“Promo Stopover - George Harrison pauses on a European tour to promote his Dark Horse ‘33 1/3′ album, distributed worldwide by Warner Bros. Results are reviewed at the Paris stopover by, standing from left, WEA executive Benoit Gautier and Axelle Picard; Harrison; Neushi Ertegun, WEA International president; and WEA management personnel Dominic Lamblin and Bernard de Bosson. Kneeling, from left, are Claude Nobs and Jean-Francois Favart, also from WEA.” - Billboard, 5 March 1977
George Harrison, from the Thirty-Three & 1/3 album liner notes
Photo: Bob Cato
The following is an article from the Observer-Reporter, Washington, PA, on 8 December 1976:
Life Still Changing For George Harrison At Age 33 1/3
By Mary Campbell
Former Beatle George Harrison says he was in a better mood last summer when he made his new album, ‘Thirtythree & 1/3′ than he was when he made his last album, ‘Extra Texture.’
It’s one of those quick answers the Beatles used to give in the early days of their giant fame and packed press conferences. But Harrison now has been a solo performer for seven years and he quickly adds, as befits his present maturity, ‘Because I just concentrated on doing the album. I avoided everything else. Previously I was trying to do half a dozen things at the same time.’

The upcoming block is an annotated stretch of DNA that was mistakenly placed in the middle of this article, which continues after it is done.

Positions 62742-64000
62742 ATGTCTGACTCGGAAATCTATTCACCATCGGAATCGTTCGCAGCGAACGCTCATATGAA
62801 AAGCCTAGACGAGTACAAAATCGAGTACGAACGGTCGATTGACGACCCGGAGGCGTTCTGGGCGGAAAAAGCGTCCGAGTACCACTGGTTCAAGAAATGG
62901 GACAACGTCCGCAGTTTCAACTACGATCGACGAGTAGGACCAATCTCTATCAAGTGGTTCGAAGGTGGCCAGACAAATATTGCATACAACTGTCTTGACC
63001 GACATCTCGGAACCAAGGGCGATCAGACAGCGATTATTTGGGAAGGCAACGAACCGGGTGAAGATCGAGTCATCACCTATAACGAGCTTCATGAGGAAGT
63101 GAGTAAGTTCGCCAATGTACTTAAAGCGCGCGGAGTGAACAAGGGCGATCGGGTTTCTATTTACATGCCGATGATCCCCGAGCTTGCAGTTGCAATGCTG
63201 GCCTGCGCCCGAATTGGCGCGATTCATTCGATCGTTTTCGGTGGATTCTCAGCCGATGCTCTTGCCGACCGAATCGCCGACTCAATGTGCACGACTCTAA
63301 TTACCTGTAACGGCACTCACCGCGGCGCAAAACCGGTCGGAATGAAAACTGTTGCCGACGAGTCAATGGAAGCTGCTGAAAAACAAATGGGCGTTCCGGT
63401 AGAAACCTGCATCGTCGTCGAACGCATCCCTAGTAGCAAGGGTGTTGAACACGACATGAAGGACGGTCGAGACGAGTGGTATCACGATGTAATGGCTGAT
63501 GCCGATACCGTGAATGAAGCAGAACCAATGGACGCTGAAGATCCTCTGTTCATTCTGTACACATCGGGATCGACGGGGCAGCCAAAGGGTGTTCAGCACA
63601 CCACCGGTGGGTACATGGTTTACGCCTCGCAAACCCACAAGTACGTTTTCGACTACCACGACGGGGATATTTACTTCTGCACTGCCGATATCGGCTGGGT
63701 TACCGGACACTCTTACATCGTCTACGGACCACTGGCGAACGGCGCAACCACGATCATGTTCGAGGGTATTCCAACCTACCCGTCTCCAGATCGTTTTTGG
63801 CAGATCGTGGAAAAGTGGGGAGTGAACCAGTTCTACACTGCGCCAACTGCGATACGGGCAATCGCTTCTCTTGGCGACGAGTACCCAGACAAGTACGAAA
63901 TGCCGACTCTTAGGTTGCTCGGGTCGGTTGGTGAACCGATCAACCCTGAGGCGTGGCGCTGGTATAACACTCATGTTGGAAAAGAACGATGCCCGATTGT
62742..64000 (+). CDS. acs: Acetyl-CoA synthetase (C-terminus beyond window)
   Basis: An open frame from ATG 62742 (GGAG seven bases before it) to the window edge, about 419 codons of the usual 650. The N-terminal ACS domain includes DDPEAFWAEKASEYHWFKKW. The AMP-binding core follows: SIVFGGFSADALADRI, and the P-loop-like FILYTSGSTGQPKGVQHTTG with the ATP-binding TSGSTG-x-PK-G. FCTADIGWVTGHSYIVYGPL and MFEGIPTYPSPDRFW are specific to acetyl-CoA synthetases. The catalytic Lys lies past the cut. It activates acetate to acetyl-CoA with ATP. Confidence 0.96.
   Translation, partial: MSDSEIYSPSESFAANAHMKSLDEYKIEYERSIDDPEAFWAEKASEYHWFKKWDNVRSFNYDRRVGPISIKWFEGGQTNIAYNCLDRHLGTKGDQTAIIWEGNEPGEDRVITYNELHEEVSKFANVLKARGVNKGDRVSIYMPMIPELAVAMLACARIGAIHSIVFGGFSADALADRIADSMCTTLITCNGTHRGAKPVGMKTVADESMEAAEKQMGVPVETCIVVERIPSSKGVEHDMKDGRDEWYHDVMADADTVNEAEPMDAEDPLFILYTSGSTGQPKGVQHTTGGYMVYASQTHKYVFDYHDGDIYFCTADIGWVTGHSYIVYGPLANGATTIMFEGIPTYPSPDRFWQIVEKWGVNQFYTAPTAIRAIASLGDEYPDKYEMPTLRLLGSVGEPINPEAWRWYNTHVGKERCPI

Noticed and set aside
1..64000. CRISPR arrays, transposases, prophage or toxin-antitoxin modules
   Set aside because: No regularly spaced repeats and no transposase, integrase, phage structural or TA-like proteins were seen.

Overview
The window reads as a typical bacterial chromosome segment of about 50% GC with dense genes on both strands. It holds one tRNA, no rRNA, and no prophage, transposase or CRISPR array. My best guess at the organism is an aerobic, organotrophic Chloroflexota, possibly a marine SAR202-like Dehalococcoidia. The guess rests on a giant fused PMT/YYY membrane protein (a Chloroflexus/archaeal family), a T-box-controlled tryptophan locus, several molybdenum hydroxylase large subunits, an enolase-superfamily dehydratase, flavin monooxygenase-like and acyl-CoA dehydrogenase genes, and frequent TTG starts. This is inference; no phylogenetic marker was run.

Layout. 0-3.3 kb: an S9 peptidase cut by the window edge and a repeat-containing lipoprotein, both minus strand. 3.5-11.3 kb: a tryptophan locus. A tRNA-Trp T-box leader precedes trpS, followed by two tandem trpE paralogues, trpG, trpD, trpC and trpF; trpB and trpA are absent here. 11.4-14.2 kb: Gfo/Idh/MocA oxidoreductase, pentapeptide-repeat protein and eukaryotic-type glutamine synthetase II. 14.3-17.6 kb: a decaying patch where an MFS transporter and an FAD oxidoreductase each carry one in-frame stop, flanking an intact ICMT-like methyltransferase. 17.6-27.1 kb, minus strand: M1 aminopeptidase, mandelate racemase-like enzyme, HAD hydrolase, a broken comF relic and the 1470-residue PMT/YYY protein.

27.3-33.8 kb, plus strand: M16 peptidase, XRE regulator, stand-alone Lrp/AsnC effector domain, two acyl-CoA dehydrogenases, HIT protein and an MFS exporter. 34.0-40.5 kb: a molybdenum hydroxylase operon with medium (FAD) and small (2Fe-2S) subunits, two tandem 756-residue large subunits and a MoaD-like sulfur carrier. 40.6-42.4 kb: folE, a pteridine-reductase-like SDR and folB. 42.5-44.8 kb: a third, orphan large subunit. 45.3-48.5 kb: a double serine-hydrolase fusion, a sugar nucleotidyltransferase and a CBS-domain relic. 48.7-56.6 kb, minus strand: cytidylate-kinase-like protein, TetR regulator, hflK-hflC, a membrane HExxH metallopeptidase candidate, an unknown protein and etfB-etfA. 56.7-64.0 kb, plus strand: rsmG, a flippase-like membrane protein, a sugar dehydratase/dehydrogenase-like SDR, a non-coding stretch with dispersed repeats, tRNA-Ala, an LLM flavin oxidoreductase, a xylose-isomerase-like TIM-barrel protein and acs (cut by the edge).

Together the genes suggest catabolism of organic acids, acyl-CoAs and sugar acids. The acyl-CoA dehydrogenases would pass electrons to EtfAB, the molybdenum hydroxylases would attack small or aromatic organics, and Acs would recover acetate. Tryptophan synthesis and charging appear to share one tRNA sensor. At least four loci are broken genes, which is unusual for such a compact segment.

Oh, ‘Beautiful Girl’, for me I can see all around beautiful girls in one way, ones who look good, and sometimes you see ones who don’t particularly look good but have such beauty within them, and when you get a combination of both then it’s fantastic. Beauty to me is something which comes from within and is not limited to the physical body, although that is helpful. (laughs) […] It’s really just something that’s coming out of the heart.
George Harrison on the song “Beautiful Girl” in a promotional interview for “Thirty-Three & 1/3”, broadcast 22 November 1976
I’d be willing every time I write a song, if somebody will have a computer and I can just go up to the thing and sing my new song into it and the computer will say, ‘sorry’ or 'yes, okay.’ I’m willing to do that, because the last thing I want to do is keep spending the rest of my life in court, or being faced with people thinking, 'Oh, well, they beat Harrison on “My Sweet Lord,” let’s sue’… they can sue the world! It made me so paranoid about writing. And I thought, 'God, I don’t even want to touch the guitar or the piano, in case I’m touching somebody’s note.’ Somebody might own that note, so you’d better watch out.
George Harrison in a promotional interview for Thirty-Three & 1/3, broadcast on American radio on 22 November 1976